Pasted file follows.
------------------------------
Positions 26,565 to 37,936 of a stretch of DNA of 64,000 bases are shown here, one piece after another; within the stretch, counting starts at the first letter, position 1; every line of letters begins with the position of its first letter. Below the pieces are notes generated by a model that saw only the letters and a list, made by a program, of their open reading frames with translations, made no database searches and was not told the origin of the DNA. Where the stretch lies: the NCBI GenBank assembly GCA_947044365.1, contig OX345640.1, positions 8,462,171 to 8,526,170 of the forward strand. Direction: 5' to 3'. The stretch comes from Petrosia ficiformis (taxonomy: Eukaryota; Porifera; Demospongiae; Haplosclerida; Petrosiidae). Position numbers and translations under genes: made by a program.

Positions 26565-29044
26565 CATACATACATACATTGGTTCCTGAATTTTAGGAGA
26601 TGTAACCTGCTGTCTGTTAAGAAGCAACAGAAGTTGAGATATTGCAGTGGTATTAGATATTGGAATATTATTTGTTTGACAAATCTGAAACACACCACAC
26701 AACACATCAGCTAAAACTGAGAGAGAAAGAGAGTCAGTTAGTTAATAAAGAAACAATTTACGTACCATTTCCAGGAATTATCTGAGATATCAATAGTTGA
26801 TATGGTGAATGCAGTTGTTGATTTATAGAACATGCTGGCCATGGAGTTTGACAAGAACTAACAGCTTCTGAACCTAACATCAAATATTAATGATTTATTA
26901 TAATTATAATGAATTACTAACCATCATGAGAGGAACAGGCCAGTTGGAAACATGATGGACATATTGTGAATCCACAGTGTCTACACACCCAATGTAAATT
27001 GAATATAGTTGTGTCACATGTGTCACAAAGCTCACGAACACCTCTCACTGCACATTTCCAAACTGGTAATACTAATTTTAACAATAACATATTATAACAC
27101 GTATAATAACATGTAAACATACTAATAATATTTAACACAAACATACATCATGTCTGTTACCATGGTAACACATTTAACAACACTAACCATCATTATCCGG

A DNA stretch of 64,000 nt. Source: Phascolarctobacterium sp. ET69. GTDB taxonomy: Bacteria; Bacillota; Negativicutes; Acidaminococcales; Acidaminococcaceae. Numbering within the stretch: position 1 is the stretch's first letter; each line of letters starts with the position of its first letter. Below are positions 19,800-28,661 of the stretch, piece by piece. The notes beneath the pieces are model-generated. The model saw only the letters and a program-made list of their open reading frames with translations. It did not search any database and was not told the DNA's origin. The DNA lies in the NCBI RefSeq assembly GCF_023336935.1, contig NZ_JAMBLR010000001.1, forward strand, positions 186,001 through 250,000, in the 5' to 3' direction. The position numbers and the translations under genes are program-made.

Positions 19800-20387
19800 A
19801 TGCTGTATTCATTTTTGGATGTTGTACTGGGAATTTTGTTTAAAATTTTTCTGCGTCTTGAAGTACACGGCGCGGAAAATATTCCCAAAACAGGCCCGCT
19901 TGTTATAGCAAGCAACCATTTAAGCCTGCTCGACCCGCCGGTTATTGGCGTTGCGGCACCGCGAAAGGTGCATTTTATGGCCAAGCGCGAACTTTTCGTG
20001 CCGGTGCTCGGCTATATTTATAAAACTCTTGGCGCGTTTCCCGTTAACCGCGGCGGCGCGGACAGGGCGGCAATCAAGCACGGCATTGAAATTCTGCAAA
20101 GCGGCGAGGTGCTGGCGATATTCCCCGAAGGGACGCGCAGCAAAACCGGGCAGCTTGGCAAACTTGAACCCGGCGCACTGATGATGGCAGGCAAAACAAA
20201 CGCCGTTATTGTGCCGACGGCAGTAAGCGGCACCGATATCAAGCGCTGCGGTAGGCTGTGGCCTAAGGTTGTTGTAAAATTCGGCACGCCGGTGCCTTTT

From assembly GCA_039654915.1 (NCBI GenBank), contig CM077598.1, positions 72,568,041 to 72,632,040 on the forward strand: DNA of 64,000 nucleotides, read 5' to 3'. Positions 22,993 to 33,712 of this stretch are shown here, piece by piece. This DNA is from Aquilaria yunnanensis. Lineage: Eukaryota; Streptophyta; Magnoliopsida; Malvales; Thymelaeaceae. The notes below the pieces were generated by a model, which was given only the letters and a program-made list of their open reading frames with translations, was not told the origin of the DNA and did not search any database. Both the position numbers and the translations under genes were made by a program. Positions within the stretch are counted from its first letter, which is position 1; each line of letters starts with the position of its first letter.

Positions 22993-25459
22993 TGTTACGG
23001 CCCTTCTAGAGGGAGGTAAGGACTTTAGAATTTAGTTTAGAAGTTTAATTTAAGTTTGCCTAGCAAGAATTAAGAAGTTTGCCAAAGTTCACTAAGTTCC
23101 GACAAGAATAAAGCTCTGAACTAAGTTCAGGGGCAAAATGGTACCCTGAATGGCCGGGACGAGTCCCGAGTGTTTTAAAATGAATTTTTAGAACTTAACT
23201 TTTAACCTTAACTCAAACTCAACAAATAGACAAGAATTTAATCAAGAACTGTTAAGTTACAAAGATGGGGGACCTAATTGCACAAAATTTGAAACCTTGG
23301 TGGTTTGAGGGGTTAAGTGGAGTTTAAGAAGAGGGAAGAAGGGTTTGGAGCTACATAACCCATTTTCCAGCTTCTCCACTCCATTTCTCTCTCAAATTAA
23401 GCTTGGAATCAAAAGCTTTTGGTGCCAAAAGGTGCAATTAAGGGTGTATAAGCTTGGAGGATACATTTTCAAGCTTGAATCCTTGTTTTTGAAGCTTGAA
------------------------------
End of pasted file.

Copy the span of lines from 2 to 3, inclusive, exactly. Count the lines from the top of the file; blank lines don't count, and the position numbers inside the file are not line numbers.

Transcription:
Positions 26565-29044
26565 CATACATACATACATTGGTTCCTGAATTTTAGGAGA